PROVO —They laid LaVell Edwards to rest on Saturday. The pioneer of the modern passing game in college football drew quite a crowd.
They came from all over the nation this weekend. The head coach of the Kansas City Chiefs stepped away from the NFL playoffs to be here. There was a Heisman Trophy winner. A handful of Super Bowl champions. Many All-Americans. Dozens of national champions. Hundreds of conference champions from the 1960s, '70s, '80s and '90s. They are the Sons of LaVell Edwards.
Football, however, hardly came up at Edwards' funeral.
"He cared about football, sure," grandson Geoffrey Cannon said, "but he cared about his faith, his family and people more."
Edwards led BYU to 257 wins between 1972 and 2000, 19 conference championships and a national championship in 1984, but his son-in-law, Ken Cannon, thanked God in a prayer for the coach's passion for his family, his players, his fellow coaches, his community, Heavenly Father and Jesus Christ, and for his "unwavering strength, compassion and righteousness, his unflagging humor and kindness."
Edwards, a member of the College Football Hall of Fame, died Dec. 29 at age 86.
"He was a hall of fame man," said Brian Santiago, bishop of the Mormon congregation where Edwards was a faithful member. "What he wanted most was to inspire us, motivate us and lead us to follow the Lord Jesus Christ. He wanted to be right with the Lord and left this earth ready to return to our Father in Heaven."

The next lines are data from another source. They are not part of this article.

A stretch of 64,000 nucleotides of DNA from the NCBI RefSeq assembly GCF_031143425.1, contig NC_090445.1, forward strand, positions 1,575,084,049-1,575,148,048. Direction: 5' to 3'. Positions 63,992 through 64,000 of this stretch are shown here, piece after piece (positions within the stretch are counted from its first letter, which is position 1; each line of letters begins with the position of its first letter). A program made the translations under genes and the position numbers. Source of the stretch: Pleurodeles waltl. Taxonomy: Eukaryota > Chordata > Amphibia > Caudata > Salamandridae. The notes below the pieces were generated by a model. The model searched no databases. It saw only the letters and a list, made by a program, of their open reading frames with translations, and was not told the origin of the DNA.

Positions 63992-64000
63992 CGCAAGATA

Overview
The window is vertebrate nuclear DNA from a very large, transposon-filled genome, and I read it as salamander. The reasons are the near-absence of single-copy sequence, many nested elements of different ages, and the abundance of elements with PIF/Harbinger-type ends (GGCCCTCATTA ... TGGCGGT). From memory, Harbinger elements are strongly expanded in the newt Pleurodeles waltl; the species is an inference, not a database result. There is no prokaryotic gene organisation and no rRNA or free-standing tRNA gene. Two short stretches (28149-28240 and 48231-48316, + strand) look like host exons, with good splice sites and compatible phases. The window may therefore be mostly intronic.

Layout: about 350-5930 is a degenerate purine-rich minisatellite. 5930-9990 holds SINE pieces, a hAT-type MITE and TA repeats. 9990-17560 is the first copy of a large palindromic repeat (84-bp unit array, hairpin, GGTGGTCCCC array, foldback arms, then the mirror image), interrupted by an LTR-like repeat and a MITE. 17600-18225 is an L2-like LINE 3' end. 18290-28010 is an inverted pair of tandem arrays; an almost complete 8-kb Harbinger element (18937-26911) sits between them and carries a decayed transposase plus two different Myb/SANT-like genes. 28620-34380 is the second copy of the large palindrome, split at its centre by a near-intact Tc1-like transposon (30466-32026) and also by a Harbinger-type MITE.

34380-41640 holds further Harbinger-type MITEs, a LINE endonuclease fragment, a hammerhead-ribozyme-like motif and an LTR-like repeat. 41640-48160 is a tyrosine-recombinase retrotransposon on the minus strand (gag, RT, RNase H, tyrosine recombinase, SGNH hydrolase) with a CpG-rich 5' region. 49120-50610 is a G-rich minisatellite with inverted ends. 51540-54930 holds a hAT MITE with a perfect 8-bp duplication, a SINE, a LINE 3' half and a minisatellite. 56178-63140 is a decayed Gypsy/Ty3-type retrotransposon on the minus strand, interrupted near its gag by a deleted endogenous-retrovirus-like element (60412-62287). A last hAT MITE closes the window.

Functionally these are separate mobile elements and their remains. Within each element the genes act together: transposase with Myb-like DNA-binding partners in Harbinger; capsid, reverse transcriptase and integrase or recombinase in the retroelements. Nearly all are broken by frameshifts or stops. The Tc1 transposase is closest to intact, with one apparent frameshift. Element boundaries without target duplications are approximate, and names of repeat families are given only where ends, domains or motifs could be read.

Father and friend
Snow rested heavily on branches, and the cold froze Santiago's tears at the graveside service, but during the funeral the smiles, hugs and handshakes were warm inside the massive chapel of the Provo Multi-Stake Center.
"My father loved everyone," said Edwards' son, John, who shared stories about how his father taught him to live, love, laugh and learn. "I think he was the Will Rogers of coaching. I don't think he met a coach he didn't like. I don't think he met a player he didn't like. I don't think he met a person he didn't like."
John said his father was the funniest man he's ever known. When he called bingo games for the family, he wouldn't just call out B9. "He'd look at the number, bite his tongue like he always did, then ask, 'What's the best news you can get from the doctor?' And then he'd say, 'B9.'"
A month ago, Edwards gave his other son, Jim, who was visiting from Las Vegas, a priesthood blessing.
"I knew time was short," Jim said, "but I didn't know it was this short. I asked for a father's blessing. He was sitting on the bed and I was sitting on the floor. He put his hands on my head, and I felt love. Then he asked me to give him a blessing. It was very tender."
Edwards' daughter, Ann Cannon, lyrically described his loving, exemplary, 65-year marriage to Patti Covey Edwards.
At the graveside, Patti and the couple's 14 grandchildren and 11 great-grandchildren wrote farewell messages on the lid of the burial vault.
"Miss you, darling," Patti Edwards wrote. "You are my life! Love you with all my heart."
He came to pass
The coach's role in popularizing the pass in college football is well known. In a new book, "The Perfect Pass," the creator of the Air Raid offense popular today described how it is really a sped-up, spread-out version of the Edwards offense, and how he learned many of the concepts from Edwards and the BYU staff over several years.
Throwing the ball before it was popular gave BYU an advantage that helped Edwards make up for a lack of talent. It wasn't his only innovation.
His son Jim remembered that Sports Illustrated once called Edwards "the most hated man in Hawaii," because he pioneered mainland recruiting of Hawaiian players — and Samoans and Tongans — which blessed his family's life and the BYU football program. Today, more than 250 Polynesians play on NFL and college football rosters.